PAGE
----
· I was buying beets to make a beet and pistachio salad and seeing the raw beets with greens attached made me long for the vacuum packed peeled beets that I can buy at grocery stores in
· When I buy gasoline here, the price is per gallon but it makes me think of the price of fuel in
France where the signs advertise the
price per liter or roughly per quart. Prices vary, but a liter of gasoline is
about €1.40 or about $7.00 per gallon. (Given the disparities in the price of
fuel, it is no surprise that the French and other Europeans buy smaller,
· I have read all of the novels about “Bruno, Chief of Police” by Martin Walker about a village chief of police in
· Shopping for spices and missing the spice and herb vendors at the market with their bags of spices and herbs (and the aromas!)
· The summer film The Hundred Food Journey.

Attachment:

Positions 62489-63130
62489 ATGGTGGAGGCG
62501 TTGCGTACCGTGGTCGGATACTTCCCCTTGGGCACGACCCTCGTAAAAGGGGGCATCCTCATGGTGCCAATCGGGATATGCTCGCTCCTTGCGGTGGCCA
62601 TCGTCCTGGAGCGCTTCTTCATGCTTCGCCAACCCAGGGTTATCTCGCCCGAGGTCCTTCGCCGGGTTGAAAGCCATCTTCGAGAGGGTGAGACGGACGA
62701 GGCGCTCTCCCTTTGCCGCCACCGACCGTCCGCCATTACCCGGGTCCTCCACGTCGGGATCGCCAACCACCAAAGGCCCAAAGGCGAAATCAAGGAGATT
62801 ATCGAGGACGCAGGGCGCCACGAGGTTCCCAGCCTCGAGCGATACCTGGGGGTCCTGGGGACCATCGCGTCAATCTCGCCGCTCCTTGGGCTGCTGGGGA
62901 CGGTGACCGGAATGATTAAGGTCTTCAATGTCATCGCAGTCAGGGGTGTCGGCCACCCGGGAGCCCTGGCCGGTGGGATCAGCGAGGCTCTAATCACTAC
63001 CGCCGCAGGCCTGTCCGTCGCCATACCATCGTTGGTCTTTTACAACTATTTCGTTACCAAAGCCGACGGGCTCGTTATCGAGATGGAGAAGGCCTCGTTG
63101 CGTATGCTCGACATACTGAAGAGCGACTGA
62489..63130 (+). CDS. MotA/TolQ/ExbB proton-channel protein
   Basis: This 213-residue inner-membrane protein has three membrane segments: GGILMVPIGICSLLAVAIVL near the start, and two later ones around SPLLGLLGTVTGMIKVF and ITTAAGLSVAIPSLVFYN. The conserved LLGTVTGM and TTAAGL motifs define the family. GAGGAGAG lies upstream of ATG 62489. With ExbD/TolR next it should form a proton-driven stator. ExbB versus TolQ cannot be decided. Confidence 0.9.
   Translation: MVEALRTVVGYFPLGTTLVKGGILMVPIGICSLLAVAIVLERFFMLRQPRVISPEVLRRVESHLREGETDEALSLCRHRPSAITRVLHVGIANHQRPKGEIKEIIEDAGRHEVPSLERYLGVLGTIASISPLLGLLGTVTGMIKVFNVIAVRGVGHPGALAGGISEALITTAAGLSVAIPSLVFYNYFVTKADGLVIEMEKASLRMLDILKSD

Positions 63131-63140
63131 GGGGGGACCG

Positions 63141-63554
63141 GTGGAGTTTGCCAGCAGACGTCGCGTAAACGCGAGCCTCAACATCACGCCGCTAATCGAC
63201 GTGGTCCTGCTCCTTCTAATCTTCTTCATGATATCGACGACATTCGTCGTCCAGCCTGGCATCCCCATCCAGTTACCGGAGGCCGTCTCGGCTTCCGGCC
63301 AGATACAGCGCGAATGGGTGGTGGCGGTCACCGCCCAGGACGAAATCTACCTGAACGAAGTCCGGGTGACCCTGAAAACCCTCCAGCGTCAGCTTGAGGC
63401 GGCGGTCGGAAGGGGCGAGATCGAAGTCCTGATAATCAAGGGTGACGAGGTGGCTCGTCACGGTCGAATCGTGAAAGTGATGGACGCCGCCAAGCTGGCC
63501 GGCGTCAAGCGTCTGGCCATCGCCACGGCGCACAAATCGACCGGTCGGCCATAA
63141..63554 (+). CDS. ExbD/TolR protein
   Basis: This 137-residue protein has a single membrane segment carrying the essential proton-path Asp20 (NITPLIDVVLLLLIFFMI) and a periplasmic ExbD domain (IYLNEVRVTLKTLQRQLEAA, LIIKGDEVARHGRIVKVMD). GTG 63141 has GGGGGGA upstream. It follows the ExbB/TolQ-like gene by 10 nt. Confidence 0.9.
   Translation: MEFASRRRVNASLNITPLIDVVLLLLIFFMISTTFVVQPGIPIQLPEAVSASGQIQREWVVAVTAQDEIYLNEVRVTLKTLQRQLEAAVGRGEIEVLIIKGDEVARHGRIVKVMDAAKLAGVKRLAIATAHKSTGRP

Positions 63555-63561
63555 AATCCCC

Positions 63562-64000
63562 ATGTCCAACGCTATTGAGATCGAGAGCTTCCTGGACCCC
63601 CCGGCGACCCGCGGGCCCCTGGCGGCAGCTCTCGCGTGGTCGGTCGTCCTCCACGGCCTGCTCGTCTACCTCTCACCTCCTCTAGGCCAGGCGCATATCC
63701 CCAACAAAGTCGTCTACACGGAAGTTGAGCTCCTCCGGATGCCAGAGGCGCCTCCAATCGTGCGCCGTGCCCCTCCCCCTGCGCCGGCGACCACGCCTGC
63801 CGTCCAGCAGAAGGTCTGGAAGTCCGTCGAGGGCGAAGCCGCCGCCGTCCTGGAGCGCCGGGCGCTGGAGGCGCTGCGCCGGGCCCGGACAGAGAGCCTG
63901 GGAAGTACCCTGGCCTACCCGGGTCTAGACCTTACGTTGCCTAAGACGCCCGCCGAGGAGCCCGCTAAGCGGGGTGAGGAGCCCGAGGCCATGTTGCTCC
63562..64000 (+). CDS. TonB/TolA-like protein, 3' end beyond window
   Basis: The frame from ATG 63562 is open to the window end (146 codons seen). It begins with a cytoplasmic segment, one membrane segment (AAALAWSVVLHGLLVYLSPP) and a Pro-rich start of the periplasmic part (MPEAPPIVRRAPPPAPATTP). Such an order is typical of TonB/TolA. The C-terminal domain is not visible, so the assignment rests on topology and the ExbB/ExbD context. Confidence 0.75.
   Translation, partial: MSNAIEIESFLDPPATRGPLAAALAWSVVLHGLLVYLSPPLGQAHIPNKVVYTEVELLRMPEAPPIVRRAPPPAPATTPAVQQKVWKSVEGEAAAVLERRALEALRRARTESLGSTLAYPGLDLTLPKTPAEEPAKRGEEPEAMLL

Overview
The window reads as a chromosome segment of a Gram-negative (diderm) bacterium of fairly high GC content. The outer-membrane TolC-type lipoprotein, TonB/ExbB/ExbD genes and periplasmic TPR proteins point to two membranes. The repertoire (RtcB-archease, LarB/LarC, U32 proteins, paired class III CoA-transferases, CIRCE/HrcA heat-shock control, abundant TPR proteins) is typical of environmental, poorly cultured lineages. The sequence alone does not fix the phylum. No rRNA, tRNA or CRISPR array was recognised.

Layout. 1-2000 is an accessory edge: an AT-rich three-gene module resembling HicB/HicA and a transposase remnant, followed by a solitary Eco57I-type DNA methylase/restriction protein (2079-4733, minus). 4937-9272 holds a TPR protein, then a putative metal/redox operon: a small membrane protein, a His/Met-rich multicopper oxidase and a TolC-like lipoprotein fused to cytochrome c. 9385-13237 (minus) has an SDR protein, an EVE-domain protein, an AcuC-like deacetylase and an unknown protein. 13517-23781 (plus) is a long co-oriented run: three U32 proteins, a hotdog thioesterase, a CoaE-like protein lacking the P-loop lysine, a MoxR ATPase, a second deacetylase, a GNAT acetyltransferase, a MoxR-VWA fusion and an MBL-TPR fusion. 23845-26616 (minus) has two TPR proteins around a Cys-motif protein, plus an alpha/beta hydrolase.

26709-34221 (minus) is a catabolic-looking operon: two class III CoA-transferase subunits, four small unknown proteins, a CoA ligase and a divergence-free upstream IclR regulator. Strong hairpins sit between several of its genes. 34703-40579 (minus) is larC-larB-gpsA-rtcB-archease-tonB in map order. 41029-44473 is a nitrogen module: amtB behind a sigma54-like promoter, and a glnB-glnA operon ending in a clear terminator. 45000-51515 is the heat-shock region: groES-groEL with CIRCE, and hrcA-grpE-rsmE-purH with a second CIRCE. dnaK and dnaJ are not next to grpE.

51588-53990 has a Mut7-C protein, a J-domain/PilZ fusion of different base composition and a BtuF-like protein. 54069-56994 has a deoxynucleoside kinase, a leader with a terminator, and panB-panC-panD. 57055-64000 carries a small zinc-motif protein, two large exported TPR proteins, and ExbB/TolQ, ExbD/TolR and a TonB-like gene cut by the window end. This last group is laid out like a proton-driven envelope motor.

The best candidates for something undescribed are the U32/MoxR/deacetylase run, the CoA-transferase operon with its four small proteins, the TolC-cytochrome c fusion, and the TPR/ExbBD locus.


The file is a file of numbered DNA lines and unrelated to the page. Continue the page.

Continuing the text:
· Buying eggs makes me wonder: why do we keep eggs in the refrigerator in the States? (In
eggs and milk are not stored in coolers in the grocery stores. They are found
on regular, un-refrigerated shelves.)
It has been a good summer and despite some “powdery mildew” on my zucchinis and my squash, we had a bountiful harvest from my garden and enjoyed fresh vegetables during August and September and our French friends know how much I like gardening and often ask about my potager (vegetable garden).
Now, we are sort of in preparing-to-return-to-France mode as Ellen has purchased our tickets for the trip. We leave
Lansing on the 9th of December and
will arrive at our apartment on the 10th. Having tickets makes every day a reason to
think of France and to wonder
if there are items available here that we want to take because we have not
found them in France.
(In May, we do the reverse and think about the items available in France
that we want to bring back to the states.)
Quel chanceux (I am a lucky/fortunate person.)